SN2007on is a type Ia supernova that is useful in measuring the acceleration in the expansion of the Universe. These supernova types have been found to be the product of an explosion of a white dwarf in a binary star system and are responsible for most of the iron ever created in the universe. Discovered in November 2007 by the 10-inch TAROT robot telescope at La Silla in Chile, SN2007 is in a position in the sky where four years before no such supernova was found. SN2007 is in the elliptical galaxy NGC 1404.

La Silla Observatory

This, with the aid of images taken in November and of archived images from four years ago, leads to the belief that before SN2007on appeared, a binary star system existed that was eventually destroyed in a supernova explosion. The explosion is theorized to either have occured due to a collision of the two binaries into each other or due to instability in the white dwarf caused by accretion of material off the sister star. If the latter, a strong emission of X-rays develops, caused by fusion and heat brought on by the accretion process, before the supernova explosion. This is referred to as the Chandrasekhar limit. The x-rays have been measured in the vicinity of SN2007 four years ago. After the explosion, the white dwarf vaporizes and the X-ray emissions cease. Observations by the Chandra X-ray observatory imply that the X-ray source has disappeared lending credibility to the ancestor hypothesis. Further research is required to confirm the X-rays were not from another source in the same area as the binary system.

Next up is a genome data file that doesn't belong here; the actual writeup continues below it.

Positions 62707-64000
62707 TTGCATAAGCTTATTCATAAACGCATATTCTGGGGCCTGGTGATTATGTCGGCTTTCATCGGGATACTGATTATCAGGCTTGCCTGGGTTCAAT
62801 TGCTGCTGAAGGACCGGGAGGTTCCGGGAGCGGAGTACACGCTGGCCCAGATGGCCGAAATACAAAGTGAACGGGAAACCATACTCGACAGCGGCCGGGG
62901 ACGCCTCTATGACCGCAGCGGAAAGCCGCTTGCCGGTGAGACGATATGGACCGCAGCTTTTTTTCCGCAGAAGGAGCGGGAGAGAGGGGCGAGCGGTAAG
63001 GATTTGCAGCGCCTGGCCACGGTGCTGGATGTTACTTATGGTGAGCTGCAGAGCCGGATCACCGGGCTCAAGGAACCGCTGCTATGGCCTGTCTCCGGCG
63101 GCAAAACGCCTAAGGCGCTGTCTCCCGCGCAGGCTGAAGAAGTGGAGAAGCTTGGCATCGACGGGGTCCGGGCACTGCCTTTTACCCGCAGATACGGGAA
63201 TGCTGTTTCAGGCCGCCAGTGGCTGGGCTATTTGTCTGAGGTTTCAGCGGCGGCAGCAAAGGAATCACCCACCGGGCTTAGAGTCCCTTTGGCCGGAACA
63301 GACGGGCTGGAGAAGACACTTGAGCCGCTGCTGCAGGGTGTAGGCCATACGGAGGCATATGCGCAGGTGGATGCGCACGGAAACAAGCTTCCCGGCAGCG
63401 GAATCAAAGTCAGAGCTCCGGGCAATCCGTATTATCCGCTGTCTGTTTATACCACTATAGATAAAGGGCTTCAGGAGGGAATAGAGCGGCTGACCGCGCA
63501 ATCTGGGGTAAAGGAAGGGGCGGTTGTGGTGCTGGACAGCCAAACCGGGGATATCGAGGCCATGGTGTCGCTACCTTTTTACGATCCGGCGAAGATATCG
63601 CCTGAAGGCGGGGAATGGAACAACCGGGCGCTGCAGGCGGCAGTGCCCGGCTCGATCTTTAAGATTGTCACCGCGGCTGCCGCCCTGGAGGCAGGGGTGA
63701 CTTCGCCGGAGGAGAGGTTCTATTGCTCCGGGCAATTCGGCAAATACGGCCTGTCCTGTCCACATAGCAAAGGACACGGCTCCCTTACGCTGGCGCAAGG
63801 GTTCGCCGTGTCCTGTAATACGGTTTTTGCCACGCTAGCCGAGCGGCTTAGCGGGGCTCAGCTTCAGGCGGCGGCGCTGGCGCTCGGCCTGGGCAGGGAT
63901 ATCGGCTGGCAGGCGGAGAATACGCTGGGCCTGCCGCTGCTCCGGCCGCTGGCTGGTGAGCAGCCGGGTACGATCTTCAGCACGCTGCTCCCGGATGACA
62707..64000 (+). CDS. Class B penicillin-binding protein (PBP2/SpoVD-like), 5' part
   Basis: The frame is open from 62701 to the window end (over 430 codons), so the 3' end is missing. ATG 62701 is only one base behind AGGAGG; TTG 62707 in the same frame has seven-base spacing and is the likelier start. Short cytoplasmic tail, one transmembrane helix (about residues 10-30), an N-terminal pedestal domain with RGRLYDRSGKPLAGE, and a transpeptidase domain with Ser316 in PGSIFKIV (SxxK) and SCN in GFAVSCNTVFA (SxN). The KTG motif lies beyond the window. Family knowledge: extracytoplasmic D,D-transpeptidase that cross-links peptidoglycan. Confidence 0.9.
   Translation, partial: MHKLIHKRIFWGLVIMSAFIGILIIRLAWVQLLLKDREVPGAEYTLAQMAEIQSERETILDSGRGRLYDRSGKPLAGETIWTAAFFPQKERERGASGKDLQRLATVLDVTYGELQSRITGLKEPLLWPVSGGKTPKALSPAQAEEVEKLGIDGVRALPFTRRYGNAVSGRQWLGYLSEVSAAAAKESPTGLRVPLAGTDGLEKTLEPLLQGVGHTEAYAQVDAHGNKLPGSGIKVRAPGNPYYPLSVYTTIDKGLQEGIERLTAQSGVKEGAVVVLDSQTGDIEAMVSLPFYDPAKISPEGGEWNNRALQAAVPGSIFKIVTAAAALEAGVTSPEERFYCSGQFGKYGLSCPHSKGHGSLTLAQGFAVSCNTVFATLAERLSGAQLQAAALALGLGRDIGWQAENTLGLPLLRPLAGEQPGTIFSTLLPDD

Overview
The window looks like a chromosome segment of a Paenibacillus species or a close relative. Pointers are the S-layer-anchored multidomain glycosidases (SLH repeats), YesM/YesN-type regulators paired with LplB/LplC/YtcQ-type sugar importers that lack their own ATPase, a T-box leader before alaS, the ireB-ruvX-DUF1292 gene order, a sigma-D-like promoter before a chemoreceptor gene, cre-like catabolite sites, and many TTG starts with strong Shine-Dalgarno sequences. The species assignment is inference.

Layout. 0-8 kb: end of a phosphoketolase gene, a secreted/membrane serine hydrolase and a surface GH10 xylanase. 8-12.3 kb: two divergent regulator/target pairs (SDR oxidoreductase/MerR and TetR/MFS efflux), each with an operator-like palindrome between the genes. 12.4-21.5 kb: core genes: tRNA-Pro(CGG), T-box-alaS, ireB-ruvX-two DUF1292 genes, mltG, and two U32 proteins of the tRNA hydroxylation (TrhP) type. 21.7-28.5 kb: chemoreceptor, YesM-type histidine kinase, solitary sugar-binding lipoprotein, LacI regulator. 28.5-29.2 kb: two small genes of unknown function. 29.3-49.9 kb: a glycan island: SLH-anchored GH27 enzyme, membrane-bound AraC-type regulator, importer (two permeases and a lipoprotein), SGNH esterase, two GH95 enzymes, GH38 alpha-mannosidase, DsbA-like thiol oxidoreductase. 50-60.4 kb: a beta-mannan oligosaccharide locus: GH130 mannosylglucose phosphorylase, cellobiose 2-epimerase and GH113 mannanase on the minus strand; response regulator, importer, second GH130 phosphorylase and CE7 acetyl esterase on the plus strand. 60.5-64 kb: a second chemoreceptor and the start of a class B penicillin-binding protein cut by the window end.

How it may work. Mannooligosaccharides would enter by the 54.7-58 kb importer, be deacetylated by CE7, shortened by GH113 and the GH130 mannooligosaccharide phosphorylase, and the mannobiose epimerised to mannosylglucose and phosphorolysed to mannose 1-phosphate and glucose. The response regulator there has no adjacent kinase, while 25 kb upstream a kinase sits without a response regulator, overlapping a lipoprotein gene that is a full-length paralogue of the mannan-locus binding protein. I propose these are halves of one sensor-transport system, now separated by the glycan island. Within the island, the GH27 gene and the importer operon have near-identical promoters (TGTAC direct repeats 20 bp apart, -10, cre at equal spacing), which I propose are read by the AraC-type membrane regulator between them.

Nature is publishing a technical article on this development here. However, to access the article one needs to be a subscriber. I’ve seen this journal at Barnes & Noble. It is $10 and published weekly. You can subscribe for the bargain price of $199 per year. Oh boy!

The archived images and more recent images of SN2007on can be found at the Chandra website at Harvard. They are quite interesting.